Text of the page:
I work on the history of science in early modern Europe, focusing on Britain in the period 1650-1750. My main intellectual concern is the place of sensory experience – bodily, affective and aesthetic – in the production of knowledge.
I am the author of Aesthetic Science: Representing Nature in the Royal Society of London, 1650-1720, forthcoming with the University of Chicago Press. The scientists affiliated to the early Royal Society of London have long been regarded as forerunners of modern empiricism, rejecting the symbolic and moral goals of Renaissance natural history in favour of plainly representing the world as it really was. Aesthetic Science offers a wide-ranging revision of this interpretation, showing that key figures such as John Ray, Robert Boyle, Nehemiah Grew, Robert Hooke and Thomas Willis saw the study of nature as an “aesthetic” project. Seeking to obtain knowledge of the natural world through their senses, they practiced a science that depended on harnessing the embodied pleasures and pains necessarily arising from sensory experience.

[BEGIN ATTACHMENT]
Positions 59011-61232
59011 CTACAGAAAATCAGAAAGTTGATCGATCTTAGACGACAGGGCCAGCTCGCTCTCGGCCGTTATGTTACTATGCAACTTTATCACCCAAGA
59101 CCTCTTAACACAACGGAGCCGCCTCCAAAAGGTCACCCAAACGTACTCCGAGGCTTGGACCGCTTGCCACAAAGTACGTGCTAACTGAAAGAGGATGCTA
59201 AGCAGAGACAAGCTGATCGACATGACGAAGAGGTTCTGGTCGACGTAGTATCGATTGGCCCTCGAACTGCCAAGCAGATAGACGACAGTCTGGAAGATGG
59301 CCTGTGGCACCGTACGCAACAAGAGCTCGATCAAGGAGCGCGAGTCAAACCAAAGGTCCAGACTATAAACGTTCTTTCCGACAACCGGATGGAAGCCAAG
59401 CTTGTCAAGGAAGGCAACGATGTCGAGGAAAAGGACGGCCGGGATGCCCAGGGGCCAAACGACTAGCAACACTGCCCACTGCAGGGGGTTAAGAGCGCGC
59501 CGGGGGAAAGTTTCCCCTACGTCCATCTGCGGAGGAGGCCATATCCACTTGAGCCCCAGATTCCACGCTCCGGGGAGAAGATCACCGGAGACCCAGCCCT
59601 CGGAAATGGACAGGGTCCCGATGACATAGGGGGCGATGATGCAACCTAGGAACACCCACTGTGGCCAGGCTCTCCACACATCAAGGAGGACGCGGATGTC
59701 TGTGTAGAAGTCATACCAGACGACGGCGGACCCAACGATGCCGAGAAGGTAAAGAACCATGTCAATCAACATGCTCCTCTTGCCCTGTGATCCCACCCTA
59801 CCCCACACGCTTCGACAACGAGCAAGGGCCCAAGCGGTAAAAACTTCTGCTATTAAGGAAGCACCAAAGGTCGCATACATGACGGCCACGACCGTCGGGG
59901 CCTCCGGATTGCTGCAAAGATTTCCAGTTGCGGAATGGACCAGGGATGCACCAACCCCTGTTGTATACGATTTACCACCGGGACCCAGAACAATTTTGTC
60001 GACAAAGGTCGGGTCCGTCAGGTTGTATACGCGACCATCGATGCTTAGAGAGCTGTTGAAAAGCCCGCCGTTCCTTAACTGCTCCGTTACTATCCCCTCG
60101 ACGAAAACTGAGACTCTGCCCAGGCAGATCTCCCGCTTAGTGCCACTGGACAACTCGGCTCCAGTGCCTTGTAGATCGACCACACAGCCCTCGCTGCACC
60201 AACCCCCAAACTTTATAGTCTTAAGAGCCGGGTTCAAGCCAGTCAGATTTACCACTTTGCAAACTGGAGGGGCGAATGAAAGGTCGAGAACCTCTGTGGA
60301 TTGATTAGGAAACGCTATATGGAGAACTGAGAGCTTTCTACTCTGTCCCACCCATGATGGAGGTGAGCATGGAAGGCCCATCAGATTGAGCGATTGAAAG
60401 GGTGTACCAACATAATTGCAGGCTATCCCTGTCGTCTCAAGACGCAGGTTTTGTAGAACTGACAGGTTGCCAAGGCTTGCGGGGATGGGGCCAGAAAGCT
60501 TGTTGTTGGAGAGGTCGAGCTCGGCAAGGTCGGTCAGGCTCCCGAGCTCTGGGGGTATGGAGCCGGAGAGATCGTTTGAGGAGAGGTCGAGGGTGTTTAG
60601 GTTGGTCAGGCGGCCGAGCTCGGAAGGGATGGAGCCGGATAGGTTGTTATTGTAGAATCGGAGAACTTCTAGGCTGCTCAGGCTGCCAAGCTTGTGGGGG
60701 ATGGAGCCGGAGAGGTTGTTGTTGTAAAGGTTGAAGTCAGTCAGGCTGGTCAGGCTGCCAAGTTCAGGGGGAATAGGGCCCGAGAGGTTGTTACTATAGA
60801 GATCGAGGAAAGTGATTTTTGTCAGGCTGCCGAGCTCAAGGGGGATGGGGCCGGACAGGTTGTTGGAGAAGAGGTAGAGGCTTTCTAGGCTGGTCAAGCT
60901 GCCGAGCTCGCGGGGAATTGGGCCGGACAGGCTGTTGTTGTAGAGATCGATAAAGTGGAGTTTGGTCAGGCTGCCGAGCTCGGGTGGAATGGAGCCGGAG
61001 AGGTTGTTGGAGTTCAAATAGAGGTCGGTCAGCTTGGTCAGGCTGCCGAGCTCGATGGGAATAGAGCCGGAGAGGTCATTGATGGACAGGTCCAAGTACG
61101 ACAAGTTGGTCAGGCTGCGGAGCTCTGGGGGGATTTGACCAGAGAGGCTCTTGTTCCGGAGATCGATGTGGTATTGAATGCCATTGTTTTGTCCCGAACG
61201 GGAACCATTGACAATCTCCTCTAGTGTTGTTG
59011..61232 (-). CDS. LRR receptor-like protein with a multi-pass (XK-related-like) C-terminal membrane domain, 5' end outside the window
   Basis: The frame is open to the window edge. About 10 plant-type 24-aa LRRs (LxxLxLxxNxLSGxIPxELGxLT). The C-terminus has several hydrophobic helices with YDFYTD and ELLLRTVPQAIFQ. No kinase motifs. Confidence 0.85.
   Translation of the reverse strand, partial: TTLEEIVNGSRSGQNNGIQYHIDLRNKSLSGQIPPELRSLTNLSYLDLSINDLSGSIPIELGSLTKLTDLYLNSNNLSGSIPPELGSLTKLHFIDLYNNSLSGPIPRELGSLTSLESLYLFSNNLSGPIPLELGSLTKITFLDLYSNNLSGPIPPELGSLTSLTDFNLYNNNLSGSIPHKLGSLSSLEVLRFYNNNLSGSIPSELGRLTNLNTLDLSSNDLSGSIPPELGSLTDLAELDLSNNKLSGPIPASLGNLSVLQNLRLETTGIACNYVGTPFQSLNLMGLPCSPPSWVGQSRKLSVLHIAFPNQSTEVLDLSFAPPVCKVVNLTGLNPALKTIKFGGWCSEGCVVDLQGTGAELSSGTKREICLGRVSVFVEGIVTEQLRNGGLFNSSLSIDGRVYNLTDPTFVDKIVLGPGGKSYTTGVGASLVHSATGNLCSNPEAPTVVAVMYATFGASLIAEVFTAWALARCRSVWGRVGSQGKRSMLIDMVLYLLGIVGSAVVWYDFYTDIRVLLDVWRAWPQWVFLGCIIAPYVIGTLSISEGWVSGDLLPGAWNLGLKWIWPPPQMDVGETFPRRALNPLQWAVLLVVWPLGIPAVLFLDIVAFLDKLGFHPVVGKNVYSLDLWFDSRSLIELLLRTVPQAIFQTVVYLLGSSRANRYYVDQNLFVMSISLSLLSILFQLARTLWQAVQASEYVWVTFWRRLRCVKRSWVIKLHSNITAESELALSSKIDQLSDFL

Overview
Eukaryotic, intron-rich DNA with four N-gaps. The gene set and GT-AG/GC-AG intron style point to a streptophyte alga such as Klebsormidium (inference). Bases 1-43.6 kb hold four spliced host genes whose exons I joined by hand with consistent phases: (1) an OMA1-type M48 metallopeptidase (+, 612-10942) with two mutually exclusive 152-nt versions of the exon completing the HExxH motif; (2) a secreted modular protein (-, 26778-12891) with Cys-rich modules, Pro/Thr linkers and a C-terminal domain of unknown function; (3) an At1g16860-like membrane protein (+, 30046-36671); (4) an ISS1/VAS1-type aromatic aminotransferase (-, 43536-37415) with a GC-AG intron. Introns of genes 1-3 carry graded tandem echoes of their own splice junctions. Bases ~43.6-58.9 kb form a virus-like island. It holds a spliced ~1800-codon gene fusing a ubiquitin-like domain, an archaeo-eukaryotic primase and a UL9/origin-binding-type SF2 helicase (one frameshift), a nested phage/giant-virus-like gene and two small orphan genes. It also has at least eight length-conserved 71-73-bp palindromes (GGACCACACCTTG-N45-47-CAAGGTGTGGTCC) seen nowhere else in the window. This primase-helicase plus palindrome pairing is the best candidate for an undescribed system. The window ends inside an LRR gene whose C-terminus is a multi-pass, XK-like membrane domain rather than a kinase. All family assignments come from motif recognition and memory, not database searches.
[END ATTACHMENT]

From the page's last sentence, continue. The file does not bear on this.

I am now working on a new project the reconsiders the role of ideas about the body’s capacity for involuntary responses to sensory experience in the worlds of medicine, physiology, the arts, and aesthetic theory during the first half of the 18th Century. Entitled The Medical Origins of Aesthetics, 1700-1750, this project uses the theme of involuntary motion across a range of fields – from diet and medicine to physiology, moral philosophy and the arts – to offer a new history of the interconnections between medicine and aesthetic theory. In addition, this project explore how broadly medical arguments about the body’s (in)capacity for highly refined forms of sensory experience shaped changing discourses about the similarities and differences between humans and other animals.
I am currently a Leverhulme Early Career Research Fellow in the Department of History at University College London. I hold a PhD in the History and Philosophy of Science from the University of Cambridge. I have previously taught as the University of Oxford, New York University and University College London, and held a postdoctoral fellowship jointly at the California Institute of Technology and The Huntington Library.